The following is a discussion of the recent history of the MARSH WREN in 
Tallahassee and surrounding area and is posted on behalf of Gail Menk.

"On 4 Oct. I recorded a MARSH WREN at Lake Jackson's Crowder Landing in 
the first cattail grove leftwards of said landing from where said bird 
has confronted/scolded me from the exact same spot on several subsequent 
outings.  I assume that this Wren is one of two strictly inland 
subspecies from the upper United States where I have encountered such in 
New York during summer:  Won't go out on a limb, however, and specify 
which subspecies.
Marsh Wrens are of course present all year round along the coastal Big 
Bend whereas Leon County's subspecies hightails it to breed up north 
probably by end of May.  My latest spring record is on 9 May 2005, also 
near Crowder Landing where it sang with abandon.  My earliest fall 
record is 3 Oct. 1999 at Faulk Drive Landing where I was delighted to 
count 4 inditivuals occupying the same small bush on 2 Nov. 1995.

HISTORY:  Other than on Christmas Counts, I have found in the literature 
only 4 records of the species in Leon County between 11 Oct. 1947 and 
winter of 1947 including one on the rather early date of 27 Sep. 1949.  
Only 7 individuals were tallied on ten Tallahassee Christmas Counts 
during 1946-55, and as of 1975, I can reference but 2 additional 
records, both WCTV Tower kills, on 21 Sep. 1962 and 15 May 1963.  From 
23 Oct. 1976 - 19 Jan. 1981, Henry M. Stevenson and I recorded 17 
individuals on 7 fall/winter dates and HMS was to remark that "the 
species only winters rather rarely in Leon County".  I would postulate, 
however, that such dearth of records during the above time period could 
be attributed to birders' unfamilarity with the species, relatively few 
birders in the field as well as their failure to report records.

During the first 10 Tallahassee Christmas Counts beginning in 1989, 
Marsh Wren counts were 0 - 1 - 6 - 1 - 1 - 8 - 7 - 6 - 4 - 4.  Nine 
individuals during the first 5 counts compared to 29 during the 
succeeding 5 must mean something and suggests that birders involved had 
by then learned to search for such wrens in more appropriate lakeside 
habitat.    Delving even further back historically,it is with great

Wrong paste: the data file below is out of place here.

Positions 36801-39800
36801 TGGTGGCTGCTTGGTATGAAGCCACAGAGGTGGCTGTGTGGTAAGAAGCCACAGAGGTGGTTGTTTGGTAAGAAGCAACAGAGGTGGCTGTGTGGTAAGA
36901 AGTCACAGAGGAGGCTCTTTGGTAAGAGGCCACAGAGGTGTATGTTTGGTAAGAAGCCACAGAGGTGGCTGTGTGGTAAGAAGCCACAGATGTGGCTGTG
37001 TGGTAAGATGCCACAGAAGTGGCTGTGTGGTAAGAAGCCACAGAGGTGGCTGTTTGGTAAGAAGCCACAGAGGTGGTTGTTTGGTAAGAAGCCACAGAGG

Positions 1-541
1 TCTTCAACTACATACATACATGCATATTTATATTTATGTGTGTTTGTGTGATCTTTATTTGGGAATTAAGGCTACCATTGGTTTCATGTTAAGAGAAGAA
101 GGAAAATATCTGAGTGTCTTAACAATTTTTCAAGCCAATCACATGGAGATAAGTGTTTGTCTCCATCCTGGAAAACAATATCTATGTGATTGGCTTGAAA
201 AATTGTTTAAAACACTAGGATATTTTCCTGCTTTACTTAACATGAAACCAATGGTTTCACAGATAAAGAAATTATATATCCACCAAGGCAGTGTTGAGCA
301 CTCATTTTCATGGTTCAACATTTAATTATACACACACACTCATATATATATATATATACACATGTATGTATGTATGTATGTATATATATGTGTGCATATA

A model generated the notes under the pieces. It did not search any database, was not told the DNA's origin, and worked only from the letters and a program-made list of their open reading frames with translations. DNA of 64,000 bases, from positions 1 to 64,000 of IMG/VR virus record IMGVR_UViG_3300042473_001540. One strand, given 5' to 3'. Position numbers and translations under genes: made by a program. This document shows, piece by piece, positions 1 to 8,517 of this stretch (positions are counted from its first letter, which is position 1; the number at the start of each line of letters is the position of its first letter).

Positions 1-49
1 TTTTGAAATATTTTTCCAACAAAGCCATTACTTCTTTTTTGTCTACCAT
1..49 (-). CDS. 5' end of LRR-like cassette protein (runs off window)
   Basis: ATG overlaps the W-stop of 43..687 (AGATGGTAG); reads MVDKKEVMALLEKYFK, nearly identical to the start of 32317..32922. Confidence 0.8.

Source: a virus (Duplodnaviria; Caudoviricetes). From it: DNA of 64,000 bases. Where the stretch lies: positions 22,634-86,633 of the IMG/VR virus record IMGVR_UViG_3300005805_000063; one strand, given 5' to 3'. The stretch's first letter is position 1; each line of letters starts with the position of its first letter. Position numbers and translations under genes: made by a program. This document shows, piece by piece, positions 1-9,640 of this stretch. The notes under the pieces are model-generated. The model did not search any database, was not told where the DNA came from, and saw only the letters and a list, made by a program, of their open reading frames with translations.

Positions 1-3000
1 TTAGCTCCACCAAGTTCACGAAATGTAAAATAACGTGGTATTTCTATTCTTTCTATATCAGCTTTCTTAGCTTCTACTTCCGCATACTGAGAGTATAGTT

interest I note that the accomplished ornithologist Ludlow Griscom did 
not list Marsh Wrens on 4 Christmas counts at Horseshoe Plantation 
during 1911-16 nor did Herbert L. Stoddard on 4 such counts in Leon's 
northern lake regions during 1924-27.  The fact that the species would 
elude these two astute ornithologists is strong evidence that the 
species was an esxtreme rarity or not even present county-wise during 

BACK TO PRESENT TIMES:  As of 27 Sep., I have dialoged with 3 or more 
Sedge Wrens (bless their little hearts) about a 5-minute farther sojourn 
from that cattail grove referred to at the beginning of this posting - 
"Tsit-tsit" - "pish-pish" - always fun for me to so dialog - while other 
dickey birds vied for my attention, also American Bitterns.  Indeed, 
Marsh Wrens and Bitterns seem to go together and last spring/summer 6 or 
more LEAST BITTERNS were seen flying helter-skelter in the general area.

RE CATTAILS:  I have been advised that emerging cattails here and there 
is likely an indication of "creeping" ecological degradation.  If so, 
sobeit saith the Marsh Wren, as I note that said bird seems to welcome 
such degradation which has afforded it cozy winter habitat in recent 
years, witness such retention ponds as those at Tallahassee's Maryland 
Circle and Edison Drive, also the cattail infested confines of Black 
Swamp Nature Preserve where Rob Lengacher saw and heard a male winter 
hold-over singing gleefully several springtimes ago.

VOCALIZATIONS:  I once probably confused through sheer ignorance that 
low "tsuck" note of the Marsh Wren with similar vocalizations of the 
House Wren but have since concluded that HABITAT (cattails and the like) 
accompanied by that "tsuck" note in said habitat are coessential clues 
to identification of the species before it is actually seen.  I can't 
relate to Sibley's call note of "tek" but can abide Kaufmann's 
"chuk-chuk" and the "te-suk-te-suk" as submitted in the Smithsonian Life 
Histories.  But I have noticed more and more that hearing of birders can 
vary; hence, "tsuck", "tek", "chuk-chuk", "te-suk-te-suk", take your pick!

CONCLUDING QUESTION:  Why have I heard of no other inland reports of 
Marsh Wrens this fall?  I've recorded two."

               Gail E.Menk

Keith MacVicar
Tallahassee  FL

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